Baby Blanket

Credit: NASA/JPL-Caltech/Harvard-Smithsonian CfA)

Newborn stars are tucked away in their baby blanket of gas and dust in this image of Rho Ophiuchus from NASA‘s Spitzer Space Telescope.

Zoom into the folds of molecular hydrogen gas glowing red in this image. Explore the bubble-like nebulae surrounding some of the stars. What shapes and stories do you see in this nebula? Leave a note below.

Rho Ophichus, or Rho Oph as it’s known by astronomers, is home to some very young stars. Researchers of have found more than 300 young objects within the central cloud with ages of only about 300,000 years. Their great-granddaddies, the oldest stars in the universe, are more than 12 billion years old. Even our Sun, with an age of more than 4 billion years is a grown-up to these young objects.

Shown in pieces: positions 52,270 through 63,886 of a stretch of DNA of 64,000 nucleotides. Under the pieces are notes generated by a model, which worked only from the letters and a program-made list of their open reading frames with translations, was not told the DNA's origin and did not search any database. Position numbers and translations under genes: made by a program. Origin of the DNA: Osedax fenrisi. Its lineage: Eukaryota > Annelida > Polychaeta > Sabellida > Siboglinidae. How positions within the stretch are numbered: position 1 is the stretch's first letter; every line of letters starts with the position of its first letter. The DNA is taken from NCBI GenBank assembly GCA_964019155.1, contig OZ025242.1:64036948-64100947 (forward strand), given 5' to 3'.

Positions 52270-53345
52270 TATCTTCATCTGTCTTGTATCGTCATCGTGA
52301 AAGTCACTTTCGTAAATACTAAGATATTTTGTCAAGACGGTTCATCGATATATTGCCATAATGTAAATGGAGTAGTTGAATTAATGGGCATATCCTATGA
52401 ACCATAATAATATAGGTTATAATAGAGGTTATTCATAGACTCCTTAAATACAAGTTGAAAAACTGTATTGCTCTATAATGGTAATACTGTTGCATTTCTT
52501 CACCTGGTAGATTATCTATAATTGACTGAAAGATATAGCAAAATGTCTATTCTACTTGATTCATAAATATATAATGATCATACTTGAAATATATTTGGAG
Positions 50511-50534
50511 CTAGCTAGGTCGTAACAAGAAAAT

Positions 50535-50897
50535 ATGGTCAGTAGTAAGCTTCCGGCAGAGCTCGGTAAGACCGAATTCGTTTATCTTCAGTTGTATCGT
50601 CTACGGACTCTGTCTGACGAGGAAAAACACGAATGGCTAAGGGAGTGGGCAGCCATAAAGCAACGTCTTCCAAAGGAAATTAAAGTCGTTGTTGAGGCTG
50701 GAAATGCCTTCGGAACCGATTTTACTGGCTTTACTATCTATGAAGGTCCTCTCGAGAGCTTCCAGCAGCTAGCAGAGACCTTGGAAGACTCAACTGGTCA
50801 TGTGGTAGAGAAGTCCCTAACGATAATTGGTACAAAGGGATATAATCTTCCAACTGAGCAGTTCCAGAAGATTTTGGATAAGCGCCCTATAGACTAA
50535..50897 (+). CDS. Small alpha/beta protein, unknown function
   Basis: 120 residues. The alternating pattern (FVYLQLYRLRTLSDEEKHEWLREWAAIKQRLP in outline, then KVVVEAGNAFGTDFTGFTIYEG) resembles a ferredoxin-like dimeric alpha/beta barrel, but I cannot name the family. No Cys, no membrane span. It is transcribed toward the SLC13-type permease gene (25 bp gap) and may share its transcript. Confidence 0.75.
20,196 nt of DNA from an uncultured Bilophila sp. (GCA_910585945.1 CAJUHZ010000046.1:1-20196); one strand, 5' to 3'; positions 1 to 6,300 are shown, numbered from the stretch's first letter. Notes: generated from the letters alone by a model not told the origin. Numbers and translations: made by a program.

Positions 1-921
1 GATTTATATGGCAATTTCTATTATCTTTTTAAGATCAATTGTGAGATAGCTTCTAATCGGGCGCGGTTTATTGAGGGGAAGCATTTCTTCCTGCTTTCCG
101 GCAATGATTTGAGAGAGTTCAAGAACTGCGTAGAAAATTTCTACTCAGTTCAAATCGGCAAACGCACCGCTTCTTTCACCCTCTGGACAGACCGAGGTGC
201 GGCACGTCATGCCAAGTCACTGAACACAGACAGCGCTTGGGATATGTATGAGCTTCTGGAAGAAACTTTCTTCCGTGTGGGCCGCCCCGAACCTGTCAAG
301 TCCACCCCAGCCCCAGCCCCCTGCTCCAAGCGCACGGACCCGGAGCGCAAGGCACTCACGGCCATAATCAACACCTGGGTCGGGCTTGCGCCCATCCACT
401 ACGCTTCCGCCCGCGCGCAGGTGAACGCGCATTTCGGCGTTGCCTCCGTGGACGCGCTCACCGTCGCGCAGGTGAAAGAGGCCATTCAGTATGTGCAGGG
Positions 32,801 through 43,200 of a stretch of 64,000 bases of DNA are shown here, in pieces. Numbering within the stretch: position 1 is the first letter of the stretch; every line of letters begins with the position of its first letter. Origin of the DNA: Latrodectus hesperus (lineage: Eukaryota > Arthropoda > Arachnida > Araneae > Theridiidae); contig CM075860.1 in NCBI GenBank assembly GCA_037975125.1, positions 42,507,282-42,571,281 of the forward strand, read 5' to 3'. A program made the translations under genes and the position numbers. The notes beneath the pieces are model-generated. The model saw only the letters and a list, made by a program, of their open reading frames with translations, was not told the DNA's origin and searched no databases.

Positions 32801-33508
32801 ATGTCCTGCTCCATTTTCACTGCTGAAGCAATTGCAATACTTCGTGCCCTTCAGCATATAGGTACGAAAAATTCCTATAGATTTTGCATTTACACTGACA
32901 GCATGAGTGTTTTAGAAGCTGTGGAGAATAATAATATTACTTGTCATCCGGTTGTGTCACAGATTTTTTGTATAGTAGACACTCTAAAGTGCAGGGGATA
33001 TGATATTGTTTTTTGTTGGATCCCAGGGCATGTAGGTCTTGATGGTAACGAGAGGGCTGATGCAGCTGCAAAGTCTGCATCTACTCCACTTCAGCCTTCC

Spitzer sees the universe in infrared light. With the aid of the telescope, scientists can peer deep into cold clouds of star dust and see warm objects that might be the beginnings of stars. The colors of this infrared image represent temperatures within the star cloud. The colors also reveal aspects of the nebula surrounding the stars. The youngest stars surrounded by their dusty shrouds are tinged with yellow-green. Older stars in the nebula have already blown away their blankets of dust and show more blue-white.

Rho Oph is only 407 light-years from Earth making it one of the closest star-making regions. It lies toward the constellations Scorpius, the scorpion, and Ophiuchus, the snake charmer.

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